This is a typical Lulu tale:
‘So the drama teacher, Arthur put all the younger kids in the Shakespeare play. Why he did is a mystery to us. None of them have learned their lines yet. After weeks! Only me and Louis know them and that’s because we’re older. And in the meantime, Arthur has spent all his time working on another play for the One-Act Festival. In that play, all the actors are really good. That’s the play that’s going to win the festival. Definitely. And it doesn’t seem like a coincidence either.’
She is talking about her drama class she joined when we came back from Quest. I stand back and listen. For sure, if what she’s saying is true, it doesn’t seem entirely fair. Arthur the drama teacher seems to exhibit his own brand of favouritism. Big thespian surprise that one. After all, I did Theatre Studies A level. The ‘lurvey’ culture got to me too in the end.
Lu though, has an amazing memory. She’s good at voices. And she’s tough as a little Welsh hazelnut. There’s a lot Lulu knows… and there’s a lot she doesn’t. She knows the sense of a climbing sea pushing us across the Atlantic Ocean. She knows how to knead bread for lunch and the pull of a man-sized dorado fish. She doesn’t know about group politics, petty ambitions and a mean gulp of unfair. Hold on, she’s been living with us. Ok, change that slightly; she doesn’t know about it outside the family environment until now. And Lulu being Lulu, she wants more and more of it.
‘I want to do something to completion,’ she said one night on Quest, watching a bright orange sun sink into the Caribbean Sea.
‘Like what Lu?’ Don’t prickle, I told myself whilst prickling. That’s because Quest is funny like that. It often feels you’re living in paradise but the paradise is somewhat of a prison. You have to swap normal, everyday things like community and consistency for the being able to see the sea floor ten metres below you. Plus the fact that the sea is the temperature of a wonderfully salty bath.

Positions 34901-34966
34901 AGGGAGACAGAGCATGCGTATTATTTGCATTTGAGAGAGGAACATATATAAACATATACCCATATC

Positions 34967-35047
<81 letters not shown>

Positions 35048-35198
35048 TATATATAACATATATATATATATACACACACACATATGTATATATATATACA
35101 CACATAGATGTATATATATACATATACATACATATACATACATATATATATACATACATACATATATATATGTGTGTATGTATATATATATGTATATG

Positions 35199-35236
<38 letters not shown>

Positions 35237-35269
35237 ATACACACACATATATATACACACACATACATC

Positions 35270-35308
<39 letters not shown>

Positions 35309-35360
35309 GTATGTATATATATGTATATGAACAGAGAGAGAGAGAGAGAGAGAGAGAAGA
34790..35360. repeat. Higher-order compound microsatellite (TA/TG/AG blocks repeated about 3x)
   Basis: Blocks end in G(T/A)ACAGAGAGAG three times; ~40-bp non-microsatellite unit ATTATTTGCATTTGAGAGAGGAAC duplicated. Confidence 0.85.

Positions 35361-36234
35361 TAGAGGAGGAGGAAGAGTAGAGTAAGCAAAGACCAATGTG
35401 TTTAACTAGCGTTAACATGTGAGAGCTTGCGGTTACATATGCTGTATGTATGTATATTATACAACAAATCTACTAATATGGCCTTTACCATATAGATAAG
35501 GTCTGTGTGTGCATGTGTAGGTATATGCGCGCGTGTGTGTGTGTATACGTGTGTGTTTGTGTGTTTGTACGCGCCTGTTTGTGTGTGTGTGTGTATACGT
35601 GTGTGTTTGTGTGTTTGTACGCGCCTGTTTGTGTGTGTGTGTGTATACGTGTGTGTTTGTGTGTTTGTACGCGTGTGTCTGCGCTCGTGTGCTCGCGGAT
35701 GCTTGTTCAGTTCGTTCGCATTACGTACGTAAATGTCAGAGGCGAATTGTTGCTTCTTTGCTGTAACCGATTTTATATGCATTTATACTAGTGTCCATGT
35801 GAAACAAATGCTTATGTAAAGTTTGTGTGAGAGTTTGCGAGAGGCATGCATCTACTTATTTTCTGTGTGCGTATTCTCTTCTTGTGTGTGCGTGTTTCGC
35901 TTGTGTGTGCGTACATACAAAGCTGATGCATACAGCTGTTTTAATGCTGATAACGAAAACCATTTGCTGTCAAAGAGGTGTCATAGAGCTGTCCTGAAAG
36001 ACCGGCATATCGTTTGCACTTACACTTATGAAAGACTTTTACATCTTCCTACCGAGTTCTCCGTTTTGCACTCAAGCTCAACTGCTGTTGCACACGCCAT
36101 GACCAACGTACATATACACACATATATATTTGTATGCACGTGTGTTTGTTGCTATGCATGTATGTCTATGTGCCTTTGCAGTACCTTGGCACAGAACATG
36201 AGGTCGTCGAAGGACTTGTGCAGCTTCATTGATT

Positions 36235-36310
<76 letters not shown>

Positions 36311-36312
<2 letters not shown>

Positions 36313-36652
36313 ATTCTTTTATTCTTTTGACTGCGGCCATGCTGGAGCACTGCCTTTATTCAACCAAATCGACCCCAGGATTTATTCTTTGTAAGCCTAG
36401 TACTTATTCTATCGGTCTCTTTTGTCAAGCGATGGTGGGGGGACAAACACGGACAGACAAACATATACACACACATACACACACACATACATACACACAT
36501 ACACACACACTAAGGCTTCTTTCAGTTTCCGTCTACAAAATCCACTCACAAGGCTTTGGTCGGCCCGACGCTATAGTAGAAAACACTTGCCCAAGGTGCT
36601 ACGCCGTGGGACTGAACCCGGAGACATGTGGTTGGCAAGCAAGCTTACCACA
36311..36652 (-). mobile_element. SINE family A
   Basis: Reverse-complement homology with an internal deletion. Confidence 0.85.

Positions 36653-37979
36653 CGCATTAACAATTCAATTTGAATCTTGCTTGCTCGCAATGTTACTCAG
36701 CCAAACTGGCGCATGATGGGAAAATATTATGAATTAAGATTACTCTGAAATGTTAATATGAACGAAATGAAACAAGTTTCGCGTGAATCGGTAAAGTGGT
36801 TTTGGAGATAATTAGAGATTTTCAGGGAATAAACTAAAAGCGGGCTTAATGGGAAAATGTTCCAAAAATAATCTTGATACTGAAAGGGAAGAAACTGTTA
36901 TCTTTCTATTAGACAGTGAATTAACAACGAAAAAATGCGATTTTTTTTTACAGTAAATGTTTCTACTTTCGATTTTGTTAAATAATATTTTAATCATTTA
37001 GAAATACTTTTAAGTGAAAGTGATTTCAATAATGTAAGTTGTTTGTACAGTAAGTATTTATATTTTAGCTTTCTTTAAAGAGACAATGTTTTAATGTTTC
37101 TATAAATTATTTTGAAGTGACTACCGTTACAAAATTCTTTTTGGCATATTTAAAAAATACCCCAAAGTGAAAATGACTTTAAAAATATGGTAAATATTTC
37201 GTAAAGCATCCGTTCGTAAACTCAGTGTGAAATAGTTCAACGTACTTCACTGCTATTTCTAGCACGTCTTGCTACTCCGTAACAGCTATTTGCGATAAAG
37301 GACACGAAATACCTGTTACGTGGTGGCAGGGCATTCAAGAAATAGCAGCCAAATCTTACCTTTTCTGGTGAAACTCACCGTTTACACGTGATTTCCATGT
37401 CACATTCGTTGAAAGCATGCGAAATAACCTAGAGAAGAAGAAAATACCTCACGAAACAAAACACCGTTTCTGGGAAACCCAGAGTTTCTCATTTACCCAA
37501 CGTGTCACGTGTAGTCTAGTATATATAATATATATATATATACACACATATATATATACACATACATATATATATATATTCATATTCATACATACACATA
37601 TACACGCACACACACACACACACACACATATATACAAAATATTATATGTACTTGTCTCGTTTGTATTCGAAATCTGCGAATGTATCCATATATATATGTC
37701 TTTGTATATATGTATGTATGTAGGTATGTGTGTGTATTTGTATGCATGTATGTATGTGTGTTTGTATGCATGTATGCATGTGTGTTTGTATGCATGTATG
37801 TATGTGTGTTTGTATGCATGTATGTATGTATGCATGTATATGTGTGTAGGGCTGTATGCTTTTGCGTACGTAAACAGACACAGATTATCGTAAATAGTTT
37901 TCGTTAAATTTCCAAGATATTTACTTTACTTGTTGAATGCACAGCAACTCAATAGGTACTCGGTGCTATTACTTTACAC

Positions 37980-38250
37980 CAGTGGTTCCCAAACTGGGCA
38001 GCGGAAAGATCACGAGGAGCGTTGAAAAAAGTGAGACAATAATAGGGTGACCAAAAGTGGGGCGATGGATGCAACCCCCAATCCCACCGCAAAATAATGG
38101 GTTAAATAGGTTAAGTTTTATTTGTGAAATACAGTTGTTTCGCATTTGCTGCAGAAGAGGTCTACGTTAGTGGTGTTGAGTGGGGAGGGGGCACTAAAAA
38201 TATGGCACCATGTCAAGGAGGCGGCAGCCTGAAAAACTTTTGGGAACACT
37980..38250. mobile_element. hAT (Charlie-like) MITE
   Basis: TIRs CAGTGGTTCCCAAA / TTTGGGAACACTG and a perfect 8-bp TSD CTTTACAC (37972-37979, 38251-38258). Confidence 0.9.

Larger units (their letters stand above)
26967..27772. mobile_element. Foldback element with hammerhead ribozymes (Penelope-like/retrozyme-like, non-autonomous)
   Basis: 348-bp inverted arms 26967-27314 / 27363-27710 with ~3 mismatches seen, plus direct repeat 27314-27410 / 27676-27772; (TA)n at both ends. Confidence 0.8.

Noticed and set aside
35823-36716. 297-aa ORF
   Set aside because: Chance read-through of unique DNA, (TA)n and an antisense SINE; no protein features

‘Well, I could join that drama group when we go back home,’ Lulu said, looking wistfully out to sea. ‘They have a Christmas production. If we stayed at home for long enough, I could be part of it.’
With these words, my prickling melted messily down to my tanned feet. Ohh tanned feet. I miss those.
She was right though. Of course she was. How were we going to prevent our bright and funny, sensitive kid who can remember the Hangover Trilogy for ultra-handy, pop-out quote usage (Hangover will always have a special place in Quest’s heart) from following her desire to be part of something?
Seven months later, she is part of something. And she’s learning about it from all angles. The unfair ones included. Is she daunted? Does she want to give it up? Ha! I wish.